Lunar Cubit is a timekeeper, a monthly calendar, allowing viewers to measure time through the eight lunar phases represented by a ring of eight pyramids encircling one central pyramid. All nine are proportional to the Great Pyramid of Cheops in Giza and scaled using the royal cubit but they’re not made from stone; they’re made of glass and amorphous silicon, giving them the appearance of onyx polished to a mirror finish. Supported from within, the façade of the pyramids is neatly seamless, like the face of a skyscraper, crisp against the heavens, reaching from base to tip, unbroken except for two silver streaks like rays of light scribing each face into two equal triangles and one diamond. Using frameless solar panels reduces embodied energy by nearly 30%, reducing time to be energy positive from seven years to five years. Around the pyramids flow natural stone paths in a repeating pattern that mirrors buried electrical cables, conducting electrons from the outer pyramids to the central pyramid where inside they are transformed into AC energy and transmitted to the Utility Grid. Co-locating walking paths and conduit runs minimizes the footprint of disturbed land during the construction allowing the maximum amount of natural ecosystem to remain untouched.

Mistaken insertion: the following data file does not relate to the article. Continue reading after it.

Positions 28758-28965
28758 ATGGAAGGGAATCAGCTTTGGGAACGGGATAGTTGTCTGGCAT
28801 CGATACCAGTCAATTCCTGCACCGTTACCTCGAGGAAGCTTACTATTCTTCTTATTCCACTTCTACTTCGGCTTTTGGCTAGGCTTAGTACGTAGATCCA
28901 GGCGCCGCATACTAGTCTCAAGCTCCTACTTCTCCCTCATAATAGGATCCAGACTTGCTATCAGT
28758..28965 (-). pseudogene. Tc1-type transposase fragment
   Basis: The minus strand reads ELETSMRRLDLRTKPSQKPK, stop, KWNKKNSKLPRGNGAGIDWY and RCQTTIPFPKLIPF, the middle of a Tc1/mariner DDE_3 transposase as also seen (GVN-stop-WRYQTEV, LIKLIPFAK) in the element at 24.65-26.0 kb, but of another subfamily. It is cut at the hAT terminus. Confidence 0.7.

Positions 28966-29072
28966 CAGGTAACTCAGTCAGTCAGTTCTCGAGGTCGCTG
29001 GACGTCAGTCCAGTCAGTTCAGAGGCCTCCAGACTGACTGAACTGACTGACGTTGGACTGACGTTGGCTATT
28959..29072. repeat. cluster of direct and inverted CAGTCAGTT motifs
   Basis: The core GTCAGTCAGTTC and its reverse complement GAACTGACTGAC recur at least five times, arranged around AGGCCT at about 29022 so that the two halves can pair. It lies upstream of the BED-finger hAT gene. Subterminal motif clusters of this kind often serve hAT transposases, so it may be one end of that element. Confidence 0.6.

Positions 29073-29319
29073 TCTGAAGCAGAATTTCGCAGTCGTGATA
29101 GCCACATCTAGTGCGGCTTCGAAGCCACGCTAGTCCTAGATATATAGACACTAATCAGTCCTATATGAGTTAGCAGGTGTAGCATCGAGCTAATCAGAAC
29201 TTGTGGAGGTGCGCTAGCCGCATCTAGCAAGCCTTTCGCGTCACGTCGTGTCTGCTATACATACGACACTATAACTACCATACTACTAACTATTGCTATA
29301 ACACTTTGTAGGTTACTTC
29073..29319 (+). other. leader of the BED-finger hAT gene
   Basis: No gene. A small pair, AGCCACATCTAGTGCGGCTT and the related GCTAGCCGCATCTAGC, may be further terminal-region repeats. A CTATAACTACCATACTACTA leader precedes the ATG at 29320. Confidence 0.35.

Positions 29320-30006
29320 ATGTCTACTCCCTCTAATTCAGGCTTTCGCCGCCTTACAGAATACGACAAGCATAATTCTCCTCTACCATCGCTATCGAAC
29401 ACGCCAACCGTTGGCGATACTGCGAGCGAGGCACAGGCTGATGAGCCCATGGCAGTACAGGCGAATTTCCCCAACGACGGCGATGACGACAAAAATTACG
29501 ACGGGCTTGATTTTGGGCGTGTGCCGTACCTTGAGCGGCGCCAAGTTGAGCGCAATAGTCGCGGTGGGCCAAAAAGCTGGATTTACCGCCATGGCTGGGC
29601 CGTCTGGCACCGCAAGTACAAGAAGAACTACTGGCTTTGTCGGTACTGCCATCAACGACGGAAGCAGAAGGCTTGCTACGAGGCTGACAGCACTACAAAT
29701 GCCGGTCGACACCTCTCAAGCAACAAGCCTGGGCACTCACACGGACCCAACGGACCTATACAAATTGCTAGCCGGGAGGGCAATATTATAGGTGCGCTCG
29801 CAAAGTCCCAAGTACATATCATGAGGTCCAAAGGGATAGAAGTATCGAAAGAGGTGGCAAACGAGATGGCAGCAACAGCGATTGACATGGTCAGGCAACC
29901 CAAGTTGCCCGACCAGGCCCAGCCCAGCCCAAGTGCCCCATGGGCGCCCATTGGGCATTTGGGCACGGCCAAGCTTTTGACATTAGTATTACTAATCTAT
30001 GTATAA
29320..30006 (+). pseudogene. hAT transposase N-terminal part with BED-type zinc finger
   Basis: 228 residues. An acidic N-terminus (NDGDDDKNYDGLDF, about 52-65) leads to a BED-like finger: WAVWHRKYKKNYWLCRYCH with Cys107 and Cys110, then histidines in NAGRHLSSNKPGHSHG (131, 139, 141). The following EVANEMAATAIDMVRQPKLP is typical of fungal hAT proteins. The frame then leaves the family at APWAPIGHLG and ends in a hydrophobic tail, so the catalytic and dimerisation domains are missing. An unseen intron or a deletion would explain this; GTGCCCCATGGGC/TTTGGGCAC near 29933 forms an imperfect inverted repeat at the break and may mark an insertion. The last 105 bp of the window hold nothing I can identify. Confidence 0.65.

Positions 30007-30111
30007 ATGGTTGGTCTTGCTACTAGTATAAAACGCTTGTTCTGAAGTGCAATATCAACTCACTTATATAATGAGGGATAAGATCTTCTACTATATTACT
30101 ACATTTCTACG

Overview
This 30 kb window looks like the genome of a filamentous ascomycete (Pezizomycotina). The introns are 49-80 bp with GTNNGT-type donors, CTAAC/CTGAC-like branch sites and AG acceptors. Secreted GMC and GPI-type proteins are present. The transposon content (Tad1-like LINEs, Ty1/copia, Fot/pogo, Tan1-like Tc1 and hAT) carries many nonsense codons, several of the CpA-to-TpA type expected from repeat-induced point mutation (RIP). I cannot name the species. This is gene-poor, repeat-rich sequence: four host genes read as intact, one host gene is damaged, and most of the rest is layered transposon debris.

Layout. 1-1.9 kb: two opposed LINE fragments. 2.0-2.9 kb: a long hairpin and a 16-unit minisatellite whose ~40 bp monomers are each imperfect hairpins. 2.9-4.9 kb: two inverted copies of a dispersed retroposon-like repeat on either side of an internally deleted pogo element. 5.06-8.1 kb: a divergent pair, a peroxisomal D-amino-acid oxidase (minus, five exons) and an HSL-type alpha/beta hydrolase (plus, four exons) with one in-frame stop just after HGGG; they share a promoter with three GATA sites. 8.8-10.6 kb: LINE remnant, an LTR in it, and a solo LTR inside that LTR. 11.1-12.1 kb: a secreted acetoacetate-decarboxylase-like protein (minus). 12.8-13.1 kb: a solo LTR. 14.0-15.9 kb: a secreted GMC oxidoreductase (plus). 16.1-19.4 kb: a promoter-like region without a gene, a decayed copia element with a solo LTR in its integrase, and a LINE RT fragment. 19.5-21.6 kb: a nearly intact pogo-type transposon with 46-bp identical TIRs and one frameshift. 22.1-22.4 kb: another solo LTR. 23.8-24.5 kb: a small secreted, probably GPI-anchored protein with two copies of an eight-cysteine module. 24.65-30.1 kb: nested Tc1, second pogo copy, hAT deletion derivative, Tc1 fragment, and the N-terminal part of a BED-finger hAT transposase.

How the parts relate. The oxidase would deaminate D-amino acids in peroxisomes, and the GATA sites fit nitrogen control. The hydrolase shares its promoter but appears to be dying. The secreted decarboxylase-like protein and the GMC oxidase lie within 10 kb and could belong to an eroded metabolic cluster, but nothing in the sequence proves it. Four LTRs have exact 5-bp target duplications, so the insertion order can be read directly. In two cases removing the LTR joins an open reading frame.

Nine pyramids resting on tan sand; encircled by distant trees; antiquity gilded with technology. Visitors are encouraged to walk amongst these clean power plants, beacons of science, rising to meet a hail of photons from 149 million kilometers away, traveling at the speed of light, to smash into electrons, jarring them free from their molecular bonds and channeling them into electricity. Day passes; a crown of shadows slides silently across the shrubs and sand as the sun rises and falls, moving across the sky and eventually disappearing below the horizon. Two pyramids begin to glow, rising in luminosity as twilight fades and the sky grows dark. Lunar Cubit illuminates inversely proportional to the lunar cycle and tonight is a new moon; white LED’s shine through thousands of tiny bands that are the cellular structure of amorphous silicon solar panels; creating a diffused glow that rises to become a solid pyramid of white light.

Accompanying the center pyramid is a corresponding outer pyramid, clearly marking the lunar phase like a number on the face of a clock. Inverted illumination creates a dance, an ebb and flow like the tides; pyramids of light reaching out to a hidden new moon and as the moon begins to shine, the pyramids recede, allowing moon light to fill the landscape. On the night of a full moon, only moonlight will trace a crown of silvery shadows across the desert floor until the following evening when the pyramids again begin to glow and the moon begins to fade; light forever rising and falling as the moon spins around earth, as the earth spins around the sun as the solar system spins around a massive black hole.